The one time I was very anemic was when I was a work out junkie. I could hardly climb the stairs to my bedroom at night (and we're taking like 7 pm here because I could NEVER stay up later than that due to fatigue).  I went to my doctor and one of my issues was working out and caloric intake and foods I was eating in general.  This was a regular MD doctor and nothing holistic about it.  Diet change boosted my energy. I've read that B vitamins can also boost energy.  (in fact, have you ever had your B 12 level checked?)

Anyway, I feel for you.  I know the kind of tired you are feeling and it's rough.
Thanks SpecialMom for actually answering my question! :-) I am indeed trying these things. It's really tough for me to find a window in which to take iron because I eat frequent meals in order to maintain my athleticism. I'm consuming close to 4000 kCal a day! I was just curious if there was something foolish about my double up theory (i.e. perhaps the absorption inhibition rate is non- linear). You can always up the dose of any medication, but you also increase the chance of side-effects. I am indeed working with a doctor. What I think I will do is try my "double up theory" for 2-3 weeks, retest my iron, and if it's still not budging ask to be investigated for celiac disease.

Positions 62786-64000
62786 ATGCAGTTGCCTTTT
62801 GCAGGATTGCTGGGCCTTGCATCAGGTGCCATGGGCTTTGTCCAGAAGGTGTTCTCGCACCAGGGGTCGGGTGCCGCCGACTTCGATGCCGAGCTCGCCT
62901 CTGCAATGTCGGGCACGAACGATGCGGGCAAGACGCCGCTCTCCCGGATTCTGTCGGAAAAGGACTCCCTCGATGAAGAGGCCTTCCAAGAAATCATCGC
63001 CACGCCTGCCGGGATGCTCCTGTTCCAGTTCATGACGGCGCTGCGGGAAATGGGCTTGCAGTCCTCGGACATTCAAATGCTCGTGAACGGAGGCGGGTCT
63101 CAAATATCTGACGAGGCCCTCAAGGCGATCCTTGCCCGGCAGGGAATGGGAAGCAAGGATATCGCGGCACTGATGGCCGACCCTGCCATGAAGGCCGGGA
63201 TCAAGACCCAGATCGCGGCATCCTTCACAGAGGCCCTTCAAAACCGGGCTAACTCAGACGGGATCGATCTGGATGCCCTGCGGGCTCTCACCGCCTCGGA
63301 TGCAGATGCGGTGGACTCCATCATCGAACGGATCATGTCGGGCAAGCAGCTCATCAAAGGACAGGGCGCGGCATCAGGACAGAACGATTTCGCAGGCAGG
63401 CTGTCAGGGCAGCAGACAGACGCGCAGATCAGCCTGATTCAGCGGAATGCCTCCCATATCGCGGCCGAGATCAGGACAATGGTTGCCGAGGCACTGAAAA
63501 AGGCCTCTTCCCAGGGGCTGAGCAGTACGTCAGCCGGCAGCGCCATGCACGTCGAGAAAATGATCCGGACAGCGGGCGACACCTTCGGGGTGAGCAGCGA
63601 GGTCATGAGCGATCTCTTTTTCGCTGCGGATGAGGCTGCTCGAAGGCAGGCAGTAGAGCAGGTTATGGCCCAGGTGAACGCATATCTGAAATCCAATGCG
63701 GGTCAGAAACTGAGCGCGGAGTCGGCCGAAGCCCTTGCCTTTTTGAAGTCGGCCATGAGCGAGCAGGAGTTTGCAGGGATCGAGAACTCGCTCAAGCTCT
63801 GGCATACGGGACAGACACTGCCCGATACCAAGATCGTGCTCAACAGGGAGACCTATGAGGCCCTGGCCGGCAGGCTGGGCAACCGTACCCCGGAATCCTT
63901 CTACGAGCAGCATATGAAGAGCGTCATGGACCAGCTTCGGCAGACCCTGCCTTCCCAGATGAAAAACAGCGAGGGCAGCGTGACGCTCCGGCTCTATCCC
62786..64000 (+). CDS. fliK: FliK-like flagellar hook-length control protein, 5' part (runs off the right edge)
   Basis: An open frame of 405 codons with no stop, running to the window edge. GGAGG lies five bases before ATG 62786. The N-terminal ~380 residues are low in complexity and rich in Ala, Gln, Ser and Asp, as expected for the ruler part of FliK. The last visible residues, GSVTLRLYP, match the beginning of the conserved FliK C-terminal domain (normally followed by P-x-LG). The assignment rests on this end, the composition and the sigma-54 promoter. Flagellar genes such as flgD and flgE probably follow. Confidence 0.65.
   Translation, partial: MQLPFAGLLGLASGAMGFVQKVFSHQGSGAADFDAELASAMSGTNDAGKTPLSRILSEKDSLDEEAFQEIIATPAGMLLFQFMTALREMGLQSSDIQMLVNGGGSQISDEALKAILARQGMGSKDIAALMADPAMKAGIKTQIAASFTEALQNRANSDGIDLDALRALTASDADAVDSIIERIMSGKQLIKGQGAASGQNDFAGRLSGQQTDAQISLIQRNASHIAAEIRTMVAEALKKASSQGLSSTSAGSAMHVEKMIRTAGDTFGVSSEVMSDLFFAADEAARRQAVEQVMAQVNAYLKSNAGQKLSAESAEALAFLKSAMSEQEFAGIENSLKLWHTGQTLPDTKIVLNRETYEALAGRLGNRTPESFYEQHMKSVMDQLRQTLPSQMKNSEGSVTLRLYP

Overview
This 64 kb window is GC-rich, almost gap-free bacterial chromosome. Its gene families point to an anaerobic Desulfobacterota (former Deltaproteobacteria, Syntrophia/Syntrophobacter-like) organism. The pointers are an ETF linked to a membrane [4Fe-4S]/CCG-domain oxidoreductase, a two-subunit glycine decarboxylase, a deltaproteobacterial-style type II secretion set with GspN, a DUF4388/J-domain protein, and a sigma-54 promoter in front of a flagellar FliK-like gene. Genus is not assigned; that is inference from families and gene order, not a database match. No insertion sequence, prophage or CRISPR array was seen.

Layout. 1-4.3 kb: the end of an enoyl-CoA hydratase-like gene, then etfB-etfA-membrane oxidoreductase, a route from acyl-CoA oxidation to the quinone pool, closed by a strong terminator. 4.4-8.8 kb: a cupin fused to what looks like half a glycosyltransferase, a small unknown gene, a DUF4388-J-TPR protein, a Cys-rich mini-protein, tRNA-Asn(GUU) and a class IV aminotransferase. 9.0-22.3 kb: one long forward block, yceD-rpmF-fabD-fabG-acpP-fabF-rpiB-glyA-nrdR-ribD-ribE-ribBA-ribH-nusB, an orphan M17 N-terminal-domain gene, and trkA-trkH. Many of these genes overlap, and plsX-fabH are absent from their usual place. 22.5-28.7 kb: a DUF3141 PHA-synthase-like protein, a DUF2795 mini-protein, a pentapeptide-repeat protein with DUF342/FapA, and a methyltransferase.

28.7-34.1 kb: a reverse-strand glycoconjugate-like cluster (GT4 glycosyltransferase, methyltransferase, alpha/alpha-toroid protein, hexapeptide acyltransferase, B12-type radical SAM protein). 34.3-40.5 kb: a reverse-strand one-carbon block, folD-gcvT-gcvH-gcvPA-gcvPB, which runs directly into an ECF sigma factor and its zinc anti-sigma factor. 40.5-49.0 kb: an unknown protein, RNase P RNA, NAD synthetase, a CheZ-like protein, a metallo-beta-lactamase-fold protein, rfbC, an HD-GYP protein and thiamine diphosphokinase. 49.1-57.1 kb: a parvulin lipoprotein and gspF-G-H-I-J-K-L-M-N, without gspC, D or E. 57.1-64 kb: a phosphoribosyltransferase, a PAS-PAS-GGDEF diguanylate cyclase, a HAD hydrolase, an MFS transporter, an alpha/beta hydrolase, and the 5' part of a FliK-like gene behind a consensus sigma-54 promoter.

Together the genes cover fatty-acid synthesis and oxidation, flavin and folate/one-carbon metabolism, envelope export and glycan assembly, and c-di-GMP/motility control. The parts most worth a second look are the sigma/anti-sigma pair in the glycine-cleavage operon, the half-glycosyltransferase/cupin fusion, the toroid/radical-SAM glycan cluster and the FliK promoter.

I also get tired of online debates about this stuff., but I think of it as a moral question so I feel compelled to respond. It seems in this day and age it's whomever shouts the loudest wins, so shout louder, I shall. Consider this: If “alternative medicine” could be shown to work, doctors would use it and it would just become part of regular medicine, thus eliminating any need for such distinctions between “regular” and “alternative”. Which means that the definition of alternative medicine is…“crap that doesn’t work”.